Teen Scene | How 14-year-old twin boys fared on a river cruise with the ’rents
By Heidi Sarna
Let’s face it. Most teenagers aren’t dying to go on a river cruise.
But this mom of teen sons likes small-ship cruising and I’m still the boss (I think!). So last summer I signed the family up for a Bordeaux river cruise with the French line CroisiEurope.
We boarded the 174-passenger Cyrano de Bergerac, a long white baguette of a river boat with a thin green stripe, in the heart of beautiful Bordeaux, walking past several folded up wheelchairs and a gaggle of seniors at the gangway. My teenagers had a mild look of alarm on their faces. Where were the other kids?
CroisiEurope doesn’t cater to children on its Bordeaux cruises (though they have some family river itineraries in Croatia, Portugal, and Italy). And that’s fine. I have kids, but I don’t necessarily enjoy a riverboat full of them. I chose CroisiEurope because of its appealing 5-night Bordeaux itinerary and the exposure to France it would give my sons.
There’s no question my boys miss the 20+ megaship cruises we did when they were younger — the activities, gaming, multiple eating options, and all those other kids. But as they’ve gotten older, I’ve migrated our family to smaller ships. Of course, the things that mom and dad appreciate about river cruising — the intimacy, the simplicity, and the cultural focus — don’t particularly resonate for most teenagers. Oh well.
French Flair — and Family Time
I reasoned that a Bordeaux river cruise would be educational for my sons (and us) because of the many UNESCO World Heritage sites and also because of the French feel of the onboard experience. Family-owned CroisiEurope was founded in 1976 as a French river cruise line for French people.
Though they’ve opened their arms to North Americans and other nationalities in recent years — our sailing comprised about 25 Americans, and announcements and entertainment are in English as well as French — it’s still very French. At least half the passengers were French as was the captain and hotel director, and not surprisingly, so was the food and wine.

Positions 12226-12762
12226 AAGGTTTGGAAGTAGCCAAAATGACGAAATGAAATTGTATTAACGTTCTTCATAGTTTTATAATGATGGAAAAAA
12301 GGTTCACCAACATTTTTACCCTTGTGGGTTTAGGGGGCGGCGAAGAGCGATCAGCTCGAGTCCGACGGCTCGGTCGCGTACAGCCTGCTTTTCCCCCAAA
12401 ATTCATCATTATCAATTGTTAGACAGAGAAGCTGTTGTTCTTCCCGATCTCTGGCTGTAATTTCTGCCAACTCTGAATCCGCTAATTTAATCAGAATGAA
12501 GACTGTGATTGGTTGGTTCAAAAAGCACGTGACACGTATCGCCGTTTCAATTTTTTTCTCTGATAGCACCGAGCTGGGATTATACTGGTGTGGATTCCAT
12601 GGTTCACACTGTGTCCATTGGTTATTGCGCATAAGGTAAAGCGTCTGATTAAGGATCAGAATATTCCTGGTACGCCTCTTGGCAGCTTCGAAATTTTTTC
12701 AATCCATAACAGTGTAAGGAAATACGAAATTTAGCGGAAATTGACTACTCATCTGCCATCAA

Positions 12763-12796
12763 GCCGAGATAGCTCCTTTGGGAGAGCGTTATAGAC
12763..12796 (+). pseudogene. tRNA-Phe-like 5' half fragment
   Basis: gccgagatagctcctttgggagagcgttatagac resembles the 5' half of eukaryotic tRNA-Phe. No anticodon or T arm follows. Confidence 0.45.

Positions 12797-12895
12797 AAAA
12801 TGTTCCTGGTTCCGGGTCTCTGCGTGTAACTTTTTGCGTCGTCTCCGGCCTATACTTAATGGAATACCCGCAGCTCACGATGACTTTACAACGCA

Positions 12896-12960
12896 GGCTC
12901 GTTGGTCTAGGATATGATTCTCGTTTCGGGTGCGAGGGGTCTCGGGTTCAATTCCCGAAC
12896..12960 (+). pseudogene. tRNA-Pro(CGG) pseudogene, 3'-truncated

As most riverboat cabins sleep no more than two people, my boys loved having their own cabin, allowing them — and us — to have some alone time. The cabin décor, much like the rest of the ship, was simple and clean, based on crisp whites and sky blues. Huge sliding windows could be opened for fresh air, making the room an appealing place to hang out.
River cruises are typically more culturally immersive than big ship cruises. You’re literally close enough to the riverbanks to see sheep grazing in a field, people in their gardens, and cars on a road. From the deck, you can make out the details of a steeple and the crumbling ramparts of a medieval fort.
On a riverboat, you’re also in close proximity to your fellow boat mates, fostering good ole fashioned family time (whether my teens appreciated it or not). The four of us watched movies side-by-side in one of our cabins and played Scrabble in the lounge after dinner in the cheerful blue-and-white windowed restaurant.
While my boys may have found the cruise boring in some ways, they certainly enjoyed the food and so did we. In keeping with French and European custom, lunch and dinner was a fixed three-course menu, which could be customized to accommodate allergies or other requirements. Naturally, French and European favorites were featured, including France’s….
This is only an excerpt. To read the full article, subscribe to Porthole Cruise Magazine.